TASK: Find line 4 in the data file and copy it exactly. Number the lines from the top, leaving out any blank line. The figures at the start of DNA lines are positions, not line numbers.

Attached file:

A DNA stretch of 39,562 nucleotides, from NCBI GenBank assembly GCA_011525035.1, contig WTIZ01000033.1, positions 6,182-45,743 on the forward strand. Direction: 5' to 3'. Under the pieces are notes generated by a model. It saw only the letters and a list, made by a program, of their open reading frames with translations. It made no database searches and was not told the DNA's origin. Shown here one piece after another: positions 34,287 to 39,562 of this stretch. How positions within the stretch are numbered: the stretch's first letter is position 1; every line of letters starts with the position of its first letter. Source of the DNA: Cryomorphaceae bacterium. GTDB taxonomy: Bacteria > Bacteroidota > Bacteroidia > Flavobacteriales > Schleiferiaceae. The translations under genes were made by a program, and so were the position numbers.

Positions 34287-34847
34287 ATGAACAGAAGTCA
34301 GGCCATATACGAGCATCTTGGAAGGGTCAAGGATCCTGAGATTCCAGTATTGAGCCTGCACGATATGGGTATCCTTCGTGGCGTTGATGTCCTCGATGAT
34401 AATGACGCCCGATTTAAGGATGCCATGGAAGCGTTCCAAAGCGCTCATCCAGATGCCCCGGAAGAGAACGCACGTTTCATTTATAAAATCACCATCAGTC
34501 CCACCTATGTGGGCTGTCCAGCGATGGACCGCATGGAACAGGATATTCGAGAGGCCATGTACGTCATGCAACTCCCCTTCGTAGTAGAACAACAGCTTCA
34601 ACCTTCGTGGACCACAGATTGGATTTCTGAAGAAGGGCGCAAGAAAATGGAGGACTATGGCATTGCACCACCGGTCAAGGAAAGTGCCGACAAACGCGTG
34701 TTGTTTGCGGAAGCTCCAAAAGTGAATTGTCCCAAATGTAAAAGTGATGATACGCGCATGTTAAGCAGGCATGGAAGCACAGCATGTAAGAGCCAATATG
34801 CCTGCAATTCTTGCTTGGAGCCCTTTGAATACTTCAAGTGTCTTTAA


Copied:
34301 GGCCATATACGAGCATCTTGGAAGGGTCAAGGATCCTGAGATTCCAGTATTGAGCCTGCACGATATGGGTATCCTTCGTGGCGTTGATGTCCTCGATGAT